Cheers,
Jan.
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Post by redzed » Sun Dec 09, 2012 21:08

I guess I'll have to get the book, the Marianski section of my library just keeps growing. Will have to decide whether to use the Library of Congress or the Dewey Decimal cataloguing system to organize the holdings.

I have been been distilling alcohol using a water distiller for some time. I modified the heat lower by running the power through a dimmer switch. Since I'm not into bootlegging, it serves me fine. I use the alcohol primarily for making infusions as per Marianski, but they are better better described on this continent as cordials. In Poland they are very popular and known as nalewka (s.), nalewki (pl.), which is a literal translation of infusion.

The Polish WD forum has a separate section on making infusions and is quite lively and informative. I picked up a great deal of info there. This past year I made some excellent "lip-smacking" blackberry and raspberry cordials and started an experiment using dry cranberries.
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Post by JerBear » Sun Dec 09, 2012 21:20

The book's is great, I've had a copy for a few weeks now. Hopefully going to start one or two of the infusion soon... Excited to see what the website will bring.
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Post by unclebuck » Sun Dec 09, 2012 21:59

I grew up on homemade vodka in Saskatchewan. One of my cousins paid for my maternal grandfather's farm by "brewing". He was known far & wide for the quality of his product. I had the opportunity to partake of some "Saskatchewan vodka" last winter. The maker gave me a 2 qt. jar of it, and it scared the bejesus out of me to be carrying it in the back of my pickup. It just happened that I was to pass by my old Catholic private school, which also housed a Benedictine monastery. The Abbot just happens to be a shirt-tail relative of mine. I stopped and asked Fr. Abbot if he would bless the water that came from the well that my grandparents dug when they came to Canada. His first question was, "Is that the same water that our cousin went to jail for twice?" I could not lie, however, Fr. Abbot did not open the jar, blessed it, and put his phone number on the jar lid, just in cast the RCMP stopped me. I gave the jar to my son, who told his buddies that he had over to watch the Grey Cup that he had some "Holy Water", given to him by his father. One of the boys told my son that it probably was water. They found out quite differently, when sleep overtook them before halftime!!!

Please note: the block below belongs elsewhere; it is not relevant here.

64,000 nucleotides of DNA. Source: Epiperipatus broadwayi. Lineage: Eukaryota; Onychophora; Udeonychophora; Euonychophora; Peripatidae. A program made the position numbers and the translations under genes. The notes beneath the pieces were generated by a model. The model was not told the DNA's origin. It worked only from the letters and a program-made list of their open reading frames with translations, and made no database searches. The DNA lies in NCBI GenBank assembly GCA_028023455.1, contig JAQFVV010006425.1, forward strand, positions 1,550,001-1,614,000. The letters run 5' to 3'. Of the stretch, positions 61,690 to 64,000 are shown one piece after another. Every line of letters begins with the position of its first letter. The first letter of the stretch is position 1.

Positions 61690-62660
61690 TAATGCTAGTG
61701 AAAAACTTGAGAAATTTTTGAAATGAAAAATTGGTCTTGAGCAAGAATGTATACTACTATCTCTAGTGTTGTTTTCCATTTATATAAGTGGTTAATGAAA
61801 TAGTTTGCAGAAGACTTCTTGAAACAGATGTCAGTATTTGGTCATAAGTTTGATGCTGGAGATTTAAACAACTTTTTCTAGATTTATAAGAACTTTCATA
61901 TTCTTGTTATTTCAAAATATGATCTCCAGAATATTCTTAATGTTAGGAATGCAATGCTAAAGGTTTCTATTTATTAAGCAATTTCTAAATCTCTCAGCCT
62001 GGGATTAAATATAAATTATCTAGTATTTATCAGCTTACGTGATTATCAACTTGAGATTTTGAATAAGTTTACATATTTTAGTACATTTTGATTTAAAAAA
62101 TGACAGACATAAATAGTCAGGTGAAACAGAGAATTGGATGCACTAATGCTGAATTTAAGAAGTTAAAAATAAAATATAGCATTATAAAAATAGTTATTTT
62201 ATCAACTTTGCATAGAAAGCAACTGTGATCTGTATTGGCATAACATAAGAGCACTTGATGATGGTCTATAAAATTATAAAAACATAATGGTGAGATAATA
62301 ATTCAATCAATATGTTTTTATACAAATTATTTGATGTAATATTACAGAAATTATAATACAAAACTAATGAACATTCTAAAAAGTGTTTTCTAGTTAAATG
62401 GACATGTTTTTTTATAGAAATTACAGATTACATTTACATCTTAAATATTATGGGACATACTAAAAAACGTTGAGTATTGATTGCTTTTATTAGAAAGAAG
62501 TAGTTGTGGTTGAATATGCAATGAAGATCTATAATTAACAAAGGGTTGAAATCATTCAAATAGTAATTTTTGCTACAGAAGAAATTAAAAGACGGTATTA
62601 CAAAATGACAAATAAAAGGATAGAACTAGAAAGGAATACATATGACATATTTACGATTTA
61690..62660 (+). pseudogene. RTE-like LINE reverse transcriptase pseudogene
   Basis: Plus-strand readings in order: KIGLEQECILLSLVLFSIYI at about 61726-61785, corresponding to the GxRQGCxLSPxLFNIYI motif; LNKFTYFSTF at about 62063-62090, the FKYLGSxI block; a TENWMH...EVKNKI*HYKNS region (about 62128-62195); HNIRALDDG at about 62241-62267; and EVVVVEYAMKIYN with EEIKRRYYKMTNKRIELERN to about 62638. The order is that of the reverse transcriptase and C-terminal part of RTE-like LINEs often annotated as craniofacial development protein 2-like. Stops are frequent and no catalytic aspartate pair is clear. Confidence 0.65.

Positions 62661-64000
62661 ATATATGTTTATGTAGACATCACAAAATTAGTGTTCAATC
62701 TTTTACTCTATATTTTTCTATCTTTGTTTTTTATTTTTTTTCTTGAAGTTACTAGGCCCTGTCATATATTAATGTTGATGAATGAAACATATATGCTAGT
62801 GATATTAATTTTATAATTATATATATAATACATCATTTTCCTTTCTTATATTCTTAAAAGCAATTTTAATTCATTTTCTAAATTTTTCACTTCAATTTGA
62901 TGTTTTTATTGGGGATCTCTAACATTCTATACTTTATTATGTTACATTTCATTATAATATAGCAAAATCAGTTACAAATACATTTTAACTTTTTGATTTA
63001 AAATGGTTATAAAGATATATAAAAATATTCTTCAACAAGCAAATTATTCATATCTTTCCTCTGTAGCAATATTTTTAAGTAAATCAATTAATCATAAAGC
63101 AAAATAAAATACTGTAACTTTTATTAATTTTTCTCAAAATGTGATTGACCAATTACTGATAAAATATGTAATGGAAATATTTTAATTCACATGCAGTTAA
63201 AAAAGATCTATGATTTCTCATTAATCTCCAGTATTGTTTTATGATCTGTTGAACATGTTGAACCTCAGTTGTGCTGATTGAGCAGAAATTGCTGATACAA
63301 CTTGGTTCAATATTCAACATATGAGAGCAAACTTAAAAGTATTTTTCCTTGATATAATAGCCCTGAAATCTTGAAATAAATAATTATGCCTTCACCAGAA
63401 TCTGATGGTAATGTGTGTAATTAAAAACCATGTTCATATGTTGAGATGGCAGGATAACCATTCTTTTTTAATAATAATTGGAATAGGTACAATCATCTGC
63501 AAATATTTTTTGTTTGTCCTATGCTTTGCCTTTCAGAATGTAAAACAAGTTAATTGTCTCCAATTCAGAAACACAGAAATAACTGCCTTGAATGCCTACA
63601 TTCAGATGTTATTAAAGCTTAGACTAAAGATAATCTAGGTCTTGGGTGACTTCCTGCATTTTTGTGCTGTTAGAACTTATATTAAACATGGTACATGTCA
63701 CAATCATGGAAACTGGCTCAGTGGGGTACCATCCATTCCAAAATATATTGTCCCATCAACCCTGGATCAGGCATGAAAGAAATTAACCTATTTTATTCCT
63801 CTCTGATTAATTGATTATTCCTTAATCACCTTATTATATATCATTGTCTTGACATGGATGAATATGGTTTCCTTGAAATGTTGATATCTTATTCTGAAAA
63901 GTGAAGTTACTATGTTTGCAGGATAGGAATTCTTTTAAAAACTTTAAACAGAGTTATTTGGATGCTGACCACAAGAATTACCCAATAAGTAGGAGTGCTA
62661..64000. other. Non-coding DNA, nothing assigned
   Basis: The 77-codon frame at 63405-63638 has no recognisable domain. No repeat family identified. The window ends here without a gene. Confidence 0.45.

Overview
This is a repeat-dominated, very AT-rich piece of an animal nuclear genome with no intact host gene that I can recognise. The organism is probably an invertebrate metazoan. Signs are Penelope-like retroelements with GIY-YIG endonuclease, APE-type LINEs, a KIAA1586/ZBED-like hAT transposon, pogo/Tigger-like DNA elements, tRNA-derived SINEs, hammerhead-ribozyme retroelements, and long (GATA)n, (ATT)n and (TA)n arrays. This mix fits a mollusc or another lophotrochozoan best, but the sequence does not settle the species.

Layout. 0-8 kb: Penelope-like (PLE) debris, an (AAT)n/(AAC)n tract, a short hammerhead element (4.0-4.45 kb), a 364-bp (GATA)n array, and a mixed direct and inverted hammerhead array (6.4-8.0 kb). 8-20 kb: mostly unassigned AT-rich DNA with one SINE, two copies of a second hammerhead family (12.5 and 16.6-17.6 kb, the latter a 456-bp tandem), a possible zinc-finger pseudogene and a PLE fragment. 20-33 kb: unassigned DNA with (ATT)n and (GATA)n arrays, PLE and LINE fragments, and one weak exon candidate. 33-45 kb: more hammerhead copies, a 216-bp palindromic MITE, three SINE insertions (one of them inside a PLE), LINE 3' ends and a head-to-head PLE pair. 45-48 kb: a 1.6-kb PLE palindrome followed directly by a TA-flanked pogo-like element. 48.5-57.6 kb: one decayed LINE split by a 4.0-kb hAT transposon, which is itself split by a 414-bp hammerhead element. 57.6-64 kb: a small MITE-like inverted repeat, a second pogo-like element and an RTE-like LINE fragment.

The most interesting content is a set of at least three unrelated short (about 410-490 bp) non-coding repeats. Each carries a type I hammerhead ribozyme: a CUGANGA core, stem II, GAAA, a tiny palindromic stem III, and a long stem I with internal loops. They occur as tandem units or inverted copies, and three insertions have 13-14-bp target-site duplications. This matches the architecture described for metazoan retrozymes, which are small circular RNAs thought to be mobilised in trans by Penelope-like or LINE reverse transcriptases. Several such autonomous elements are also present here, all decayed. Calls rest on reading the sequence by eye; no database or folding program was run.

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Post by Baconologist » Mon Dec 10, 2012 05:06

Beware of the Revenuers! :shock:
Godspeed!

Bob
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Post by jjnurk » Thu Jan 18, 2018 14:39

I've stumbled across this a few days ago. Noticed it's about 5 yrs old and several memebers talking about home distillations and infusions. This is also a passion of mine, the infusion portion anyways, and I have been making several varieties throughout the years, to the point that the local distillery is marketing. I've searched high and low for any legal information on home distillation, whether it's allowed - strickly for home use, quantity, permits, etc. To the disapproval of my wife, this is something I want to start doing. If someone has info, can they share? Gracias!
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Post by redzed » Thu Jan 18, 2018 17:24

It is illegal to distill alcohol in Canada, but these days you will be charged and prosecuted only if you are in the business of making and selling alcohol. Many people distill small amounts for their own use and the police and justice system simply don't pursue them.

http://learntomoonshine.com/is-it-illeg ... -in-canada
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Post by Kijek » Fri Jan 19, 2018 21:24

Chuckwagon Wrote:
Here is a link to the new site: www.allaboutspirits.com


Interesting but you know what really caught my eye, was that bottle of "SPIRYTUS"
I haven't seen that stuff in maybe 40+ years.

Now let me tell you...... that stuff will peel hair back and curl your toes for sure! :lol: